Since the classic work of G..r.a.n.,g..e.Li..1.98.8)., numerous studies have elucidated mechanisms which produce microvascular barrier damage following ischemia-reperfusion. Oxygen radicals are the major mediators of this damage. Radicals such as O2- and H2O2 are released in response to both xanthine oxidase and leukocyte activation in postischemic tissues. In the presence of Fe3+, O2- and H2O2 react to produce the hydroxyl radical (OH) which, in turn, can directly produce endothelial membrane damage (Fig 1(a)). In addition, oxygen radicals can stimulate release of inflammatory mediators such as platelet activating factor and/or cyclo-oxygenase and lipoxygenase products. These compounds can promote leukocyte adhesion to the microvascular endothelium and directly activate endothelial cell receptors causing disruption of the endothelial barrier ( Moore eLal 1996a).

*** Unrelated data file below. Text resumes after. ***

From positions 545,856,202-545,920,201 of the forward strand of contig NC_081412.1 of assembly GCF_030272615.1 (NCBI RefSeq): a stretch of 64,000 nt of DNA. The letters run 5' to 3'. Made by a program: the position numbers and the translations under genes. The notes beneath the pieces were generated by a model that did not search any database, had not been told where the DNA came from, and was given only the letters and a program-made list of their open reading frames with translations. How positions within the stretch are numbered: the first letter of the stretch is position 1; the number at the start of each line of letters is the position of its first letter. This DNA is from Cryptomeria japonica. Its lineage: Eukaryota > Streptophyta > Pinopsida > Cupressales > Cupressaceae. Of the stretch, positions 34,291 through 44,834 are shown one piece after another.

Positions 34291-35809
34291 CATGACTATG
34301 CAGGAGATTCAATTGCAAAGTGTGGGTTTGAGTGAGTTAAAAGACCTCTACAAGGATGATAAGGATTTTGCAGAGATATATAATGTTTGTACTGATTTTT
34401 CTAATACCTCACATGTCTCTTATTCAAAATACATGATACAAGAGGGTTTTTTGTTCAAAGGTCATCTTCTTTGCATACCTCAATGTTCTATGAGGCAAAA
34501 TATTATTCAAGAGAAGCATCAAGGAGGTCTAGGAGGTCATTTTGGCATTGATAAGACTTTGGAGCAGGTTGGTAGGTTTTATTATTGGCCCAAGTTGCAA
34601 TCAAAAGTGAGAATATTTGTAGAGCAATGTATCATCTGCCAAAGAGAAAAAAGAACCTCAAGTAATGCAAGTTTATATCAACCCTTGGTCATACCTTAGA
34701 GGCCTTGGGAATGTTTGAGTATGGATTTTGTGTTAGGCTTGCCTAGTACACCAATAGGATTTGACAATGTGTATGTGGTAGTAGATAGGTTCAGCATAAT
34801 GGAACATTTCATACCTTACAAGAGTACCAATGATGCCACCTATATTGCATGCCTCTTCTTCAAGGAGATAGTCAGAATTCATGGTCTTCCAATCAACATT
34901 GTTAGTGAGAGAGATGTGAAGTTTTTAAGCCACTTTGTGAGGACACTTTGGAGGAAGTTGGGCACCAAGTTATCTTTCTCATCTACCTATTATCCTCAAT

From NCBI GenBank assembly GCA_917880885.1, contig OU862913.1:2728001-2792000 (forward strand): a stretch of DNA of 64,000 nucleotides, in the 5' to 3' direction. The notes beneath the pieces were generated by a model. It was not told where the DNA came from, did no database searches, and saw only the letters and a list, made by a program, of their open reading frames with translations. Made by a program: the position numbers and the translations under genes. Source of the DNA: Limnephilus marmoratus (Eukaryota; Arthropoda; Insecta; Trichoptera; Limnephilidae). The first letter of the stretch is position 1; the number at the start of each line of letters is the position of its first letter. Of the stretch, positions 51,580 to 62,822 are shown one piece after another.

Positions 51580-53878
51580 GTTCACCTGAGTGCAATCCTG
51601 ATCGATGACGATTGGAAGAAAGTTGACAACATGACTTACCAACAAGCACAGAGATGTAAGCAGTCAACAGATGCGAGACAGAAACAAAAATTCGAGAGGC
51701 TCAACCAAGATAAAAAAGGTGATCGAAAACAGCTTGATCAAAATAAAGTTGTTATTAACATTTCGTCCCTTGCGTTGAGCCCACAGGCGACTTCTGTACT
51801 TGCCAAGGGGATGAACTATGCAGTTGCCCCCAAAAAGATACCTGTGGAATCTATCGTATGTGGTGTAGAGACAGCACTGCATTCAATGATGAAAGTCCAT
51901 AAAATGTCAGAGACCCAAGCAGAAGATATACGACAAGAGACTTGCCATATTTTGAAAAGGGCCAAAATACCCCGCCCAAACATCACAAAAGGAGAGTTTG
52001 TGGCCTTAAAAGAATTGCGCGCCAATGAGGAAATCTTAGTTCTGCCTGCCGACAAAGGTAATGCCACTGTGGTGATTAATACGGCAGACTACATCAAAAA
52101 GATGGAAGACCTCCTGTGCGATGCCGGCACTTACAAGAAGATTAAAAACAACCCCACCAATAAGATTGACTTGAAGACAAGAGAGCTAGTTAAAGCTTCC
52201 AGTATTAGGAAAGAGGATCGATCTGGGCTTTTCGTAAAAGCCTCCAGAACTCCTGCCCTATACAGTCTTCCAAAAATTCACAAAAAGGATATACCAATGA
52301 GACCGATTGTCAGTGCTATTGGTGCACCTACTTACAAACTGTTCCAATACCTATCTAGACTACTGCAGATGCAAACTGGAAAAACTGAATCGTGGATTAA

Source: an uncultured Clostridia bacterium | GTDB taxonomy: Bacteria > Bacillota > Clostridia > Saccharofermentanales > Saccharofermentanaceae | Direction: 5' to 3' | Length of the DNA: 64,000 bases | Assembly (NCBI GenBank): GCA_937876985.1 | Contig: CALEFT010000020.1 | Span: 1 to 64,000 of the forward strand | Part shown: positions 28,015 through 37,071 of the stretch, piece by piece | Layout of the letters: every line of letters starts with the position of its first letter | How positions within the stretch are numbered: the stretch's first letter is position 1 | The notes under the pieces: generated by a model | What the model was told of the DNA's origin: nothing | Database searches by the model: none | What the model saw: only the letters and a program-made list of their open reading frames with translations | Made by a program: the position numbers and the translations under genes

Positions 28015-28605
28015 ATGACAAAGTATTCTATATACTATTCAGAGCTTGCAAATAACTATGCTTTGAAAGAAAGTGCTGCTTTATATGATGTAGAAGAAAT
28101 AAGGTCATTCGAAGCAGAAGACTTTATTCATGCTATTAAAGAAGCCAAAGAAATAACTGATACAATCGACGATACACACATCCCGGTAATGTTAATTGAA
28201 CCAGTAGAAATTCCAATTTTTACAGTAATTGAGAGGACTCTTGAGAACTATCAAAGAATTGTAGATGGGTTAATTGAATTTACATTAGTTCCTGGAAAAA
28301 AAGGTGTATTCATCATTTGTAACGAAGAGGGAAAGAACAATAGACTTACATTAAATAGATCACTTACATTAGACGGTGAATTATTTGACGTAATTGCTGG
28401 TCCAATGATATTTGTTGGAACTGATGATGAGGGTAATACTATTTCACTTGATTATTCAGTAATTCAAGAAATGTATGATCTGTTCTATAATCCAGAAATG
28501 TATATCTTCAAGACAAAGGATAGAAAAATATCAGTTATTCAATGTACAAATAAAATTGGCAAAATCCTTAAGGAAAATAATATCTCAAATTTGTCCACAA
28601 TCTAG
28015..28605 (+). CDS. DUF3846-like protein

Fig. 1 (a) Mechanism of production of the hydroxyl radical (OH) from the superoxide anion (O2-) and hydrogen peroxide (H2O2) in the presence of Fe3+ (O2, molecular oxygen; SOD, superoxide dismutase). (b) Schematic representation of neutrophil-endothelial interactions during ischemia-reperfusion (I/R) (PS, P-selectin).
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